Set file access control lists

setfacl -m u:john:r-- myfile
The file myfile is owned by tom and has read and write permissions for tom. Group and other permissions are empty which make myfile readable and writable only by tom. setfacl enables user tom to give read permission to user john only. The command 'ls -l' shows a '+' sign telling us that file access control list has been setup for myfile.
Sample Output
$ ls -l myfile
-rw------- 1 tom tom 248060 2009-02-15 14:02 myfile
$ getfacl myfile
# file: myfile
# owner: tom
# group: tom
user::rw-
group::---
other::---
$ setfacl -m u:john:r-- myfile
$ getfacl myfile
# file: myfile
# owner: tom
# group: tom
user::rw-
user:john:r--
group::---
mask::r-x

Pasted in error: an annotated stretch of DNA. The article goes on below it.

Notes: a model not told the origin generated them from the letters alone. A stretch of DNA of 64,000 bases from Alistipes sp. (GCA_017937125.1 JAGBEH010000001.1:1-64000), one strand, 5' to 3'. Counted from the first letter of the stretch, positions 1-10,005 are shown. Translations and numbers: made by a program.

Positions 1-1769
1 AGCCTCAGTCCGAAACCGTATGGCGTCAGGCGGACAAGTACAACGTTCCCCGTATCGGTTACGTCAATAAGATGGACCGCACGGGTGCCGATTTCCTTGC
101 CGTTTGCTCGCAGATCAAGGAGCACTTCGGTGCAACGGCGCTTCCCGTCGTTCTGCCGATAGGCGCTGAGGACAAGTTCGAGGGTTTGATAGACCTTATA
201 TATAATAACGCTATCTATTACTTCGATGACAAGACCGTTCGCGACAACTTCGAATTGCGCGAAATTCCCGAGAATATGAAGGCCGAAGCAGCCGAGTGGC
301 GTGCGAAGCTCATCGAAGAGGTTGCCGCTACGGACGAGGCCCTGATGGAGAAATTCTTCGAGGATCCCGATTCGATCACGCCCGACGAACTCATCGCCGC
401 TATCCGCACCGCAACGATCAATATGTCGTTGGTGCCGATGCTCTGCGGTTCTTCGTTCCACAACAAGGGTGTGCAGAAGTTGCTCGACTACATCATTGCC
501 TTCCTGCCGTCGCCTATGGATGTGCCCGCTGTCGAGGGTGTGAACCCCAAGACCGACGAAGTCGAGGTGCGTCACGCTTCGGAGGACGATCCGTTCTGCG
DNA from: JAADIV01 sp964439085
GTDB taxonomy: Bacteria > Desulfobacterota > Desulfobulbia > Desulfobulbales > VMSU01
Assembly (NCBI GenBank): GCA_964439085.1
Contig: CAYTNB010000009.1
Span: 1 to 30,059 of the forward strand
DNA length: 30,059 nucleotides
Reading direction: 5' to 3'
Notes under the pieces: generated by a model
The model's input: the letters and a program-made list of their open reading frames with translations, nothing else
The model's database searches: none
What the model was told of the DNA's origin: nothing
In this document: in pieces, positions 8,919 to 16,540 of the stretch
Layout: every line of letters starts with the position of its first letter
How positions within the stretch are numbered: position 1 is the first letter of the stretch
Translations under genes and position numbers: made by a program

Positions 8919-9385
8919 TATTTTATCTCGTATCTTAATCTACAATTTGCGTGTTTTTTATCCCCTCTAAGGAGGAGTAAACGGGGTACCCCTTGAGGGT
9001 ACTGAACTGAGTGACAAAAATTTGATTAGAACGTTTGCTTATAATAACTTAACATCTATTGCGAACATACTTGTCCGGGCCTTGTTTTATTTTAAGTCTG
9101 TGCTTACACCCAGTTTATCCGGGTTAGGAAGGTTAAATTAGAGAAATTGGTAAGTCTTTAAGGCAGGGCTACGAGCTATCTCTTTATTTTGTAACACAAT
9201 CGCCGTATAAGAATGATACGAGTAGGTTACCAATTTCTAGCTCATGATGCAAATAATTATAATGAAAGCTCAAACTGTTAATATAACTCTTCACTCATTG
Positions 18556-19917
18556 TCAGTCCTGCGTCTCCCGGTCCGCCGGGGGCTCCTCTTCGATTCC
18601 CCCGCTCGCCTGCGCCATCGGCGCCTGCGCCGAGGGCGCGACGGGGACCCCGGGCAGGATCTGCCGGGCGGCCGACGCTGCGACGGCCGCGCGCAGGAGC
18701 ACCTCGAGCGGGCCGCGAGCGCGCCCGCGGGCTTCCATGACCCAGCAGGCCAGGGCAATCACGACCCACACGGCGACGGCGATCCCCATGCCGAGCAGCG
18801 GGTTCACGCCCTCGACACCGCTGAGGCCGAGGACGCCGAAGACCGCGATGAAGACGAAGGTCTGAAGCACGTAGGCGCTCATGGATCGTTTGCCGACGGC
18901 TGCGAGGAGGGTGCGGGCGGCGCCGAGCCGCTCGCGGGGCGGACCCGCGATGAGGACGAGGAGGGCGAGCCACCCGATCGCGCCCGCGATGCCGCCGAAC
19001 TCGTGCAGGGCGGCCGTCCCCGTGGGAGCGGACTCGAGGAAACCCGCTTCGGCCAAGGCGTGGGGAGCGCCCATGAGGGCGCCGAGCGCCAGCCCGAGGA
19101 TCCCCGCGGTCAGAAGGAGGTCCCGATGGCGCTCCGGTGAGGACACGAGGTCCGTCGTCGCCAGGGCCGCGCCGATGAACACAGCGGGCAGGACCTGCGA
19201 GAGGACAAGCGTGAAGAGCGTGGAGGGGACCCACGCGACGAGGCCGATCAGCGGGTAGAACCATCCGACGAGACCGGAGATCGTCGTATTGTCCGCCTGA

other::---
$ ls -l myfile
-rw-------+ 1 tom tom 248060 2009-02-15 14:02 myfile

3
2009-02-21 21:05:45

What do you think?

Any thoughts on this command? Does it work on your machine? Can you do the same thing with only 14 characters?

You must be signed in to comment.

What's this?

commandlinefu.com is the place to record those command-line gems that you return to again and again. That way others can gain from your CLI wisdom and you from theirs too. All commands can be commented on, discussed and voted up or down.

Share Your Commands



Stay in the loop…

Follow the Tweets.

Every new command is wrapped in a tweet and posted to Twitter. Following the stream is a great way of staying abreast of the latest commands. For the more discerning, there are Twitter accounts for commands that get a minimum of 3 and 10 votes - that way only the great commands get tweeted.

» http://twitter.com/commandlinefu
» http://twitter.com/commandlinefu3
» http://twitter.com/commandlinefu10

Subscribe to the feeds.

Use your favourite RSS aggregator to stay in touch with the latest commands. There are feeds mirroring the 3 Twitter streams as well as for virtually every other subset (users, tags, functions,…):

Subscribe to the feed for: